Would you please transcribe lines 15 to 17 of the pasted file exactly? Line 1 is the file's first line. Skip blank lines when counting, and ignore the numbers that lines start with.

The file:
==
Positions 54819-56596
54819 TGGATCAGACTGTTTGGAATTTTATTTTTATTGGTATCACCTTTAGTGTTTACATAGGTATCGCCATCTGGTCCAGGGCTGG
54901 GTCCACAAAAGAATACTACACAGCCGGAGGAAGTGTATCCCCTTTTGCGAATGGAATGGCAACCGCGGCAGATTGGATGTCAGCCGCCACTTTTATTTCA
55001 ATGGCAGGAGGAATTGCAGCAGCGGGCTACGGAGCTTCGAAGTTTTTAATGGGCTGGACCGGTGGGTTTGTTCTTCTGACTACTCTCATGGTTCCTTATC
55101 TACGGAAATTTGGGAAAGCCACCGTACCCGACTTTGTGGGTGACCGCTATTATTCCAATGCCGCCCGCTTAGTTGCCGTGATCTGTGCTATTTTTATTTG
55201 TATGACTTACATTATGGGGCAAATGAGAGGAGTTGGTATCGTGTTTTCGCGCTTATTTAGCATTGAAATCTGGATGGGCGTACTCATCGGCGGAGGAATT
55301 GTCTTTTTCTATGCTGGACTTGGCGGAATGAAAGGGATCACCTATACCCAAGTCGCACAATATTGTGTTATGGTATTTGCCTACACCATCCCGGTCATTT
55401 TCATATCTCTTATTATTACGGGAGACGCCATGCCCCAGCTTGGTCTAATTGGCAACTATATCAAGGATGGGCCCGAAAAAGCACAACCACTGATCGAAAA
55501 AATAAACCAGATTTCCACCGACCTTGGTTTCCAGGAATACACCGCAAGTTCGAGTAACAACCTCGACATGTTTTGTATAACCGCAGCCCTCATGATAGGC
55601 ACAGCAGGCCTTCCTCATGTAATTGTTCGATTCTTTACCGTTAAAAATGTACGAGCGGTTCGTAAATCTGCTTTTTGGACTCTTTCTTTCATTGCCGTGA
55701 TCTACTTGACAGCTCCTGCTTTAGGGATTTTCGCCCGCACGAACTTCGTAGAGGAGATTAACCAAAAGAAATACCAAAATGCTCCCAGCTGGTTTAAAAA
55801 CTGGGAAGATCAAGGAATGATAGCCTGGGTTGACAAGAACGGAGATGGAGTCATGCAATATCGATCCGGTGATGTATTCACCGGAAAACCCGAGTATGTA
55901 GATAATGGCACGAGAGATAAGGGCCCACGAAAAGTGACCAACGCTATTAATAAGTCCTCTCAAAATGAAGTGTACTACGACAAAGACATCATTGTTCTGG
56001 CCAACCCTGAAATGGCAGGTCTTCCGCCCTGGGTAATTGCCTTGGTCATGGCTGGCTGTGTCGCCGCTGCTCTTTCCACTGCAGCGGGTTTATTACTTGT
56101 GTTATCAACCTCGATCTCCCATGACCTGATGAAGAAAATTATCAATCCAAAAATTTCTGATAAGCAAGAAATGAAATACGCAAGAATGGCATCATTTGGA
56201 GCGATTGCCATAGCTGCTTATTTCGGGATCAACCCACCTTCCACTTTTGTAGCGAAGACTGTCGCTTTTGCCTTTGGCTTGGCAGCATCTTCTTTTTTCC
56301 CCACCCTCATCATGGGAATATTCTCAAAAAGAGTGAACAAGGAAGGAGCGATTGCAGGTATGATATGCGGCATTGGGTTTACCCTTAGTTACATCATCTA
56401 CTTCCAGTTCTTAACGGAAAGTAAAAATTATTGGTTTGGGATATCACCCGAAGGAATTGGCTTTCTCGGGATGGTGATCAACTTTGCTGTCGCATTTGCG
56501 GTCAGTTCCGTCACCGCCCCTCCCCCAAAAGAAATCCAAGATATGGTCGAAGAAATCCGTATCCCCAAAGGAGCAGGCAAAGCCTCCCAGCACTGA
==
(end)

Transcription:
56101 GTTATCAACCTCGATCTCCCATGACCTGATGAAGAAAATTATCAATCCAAAAATTTCTGATAAGCAAGAAATGAAATACGCAAGAATGGCATCATTTGGA
56201 GCGATTGCCATAGCTGCTTATTTCGGGATCAACCCACCTTCCACTTTTGTAGCGAAGACTGTCGCTTTTGCCTTTGGCTTGGCAGCATCTTCTTTTTTCC
56301 CCACCCTCATCATGGGAATATTCTCAAAAAGAGTGAACAAGGAAGGAGCGATTGCAGGTATGATATGCGGCATTGGGTTTACCCTTAGTTACATCATCTA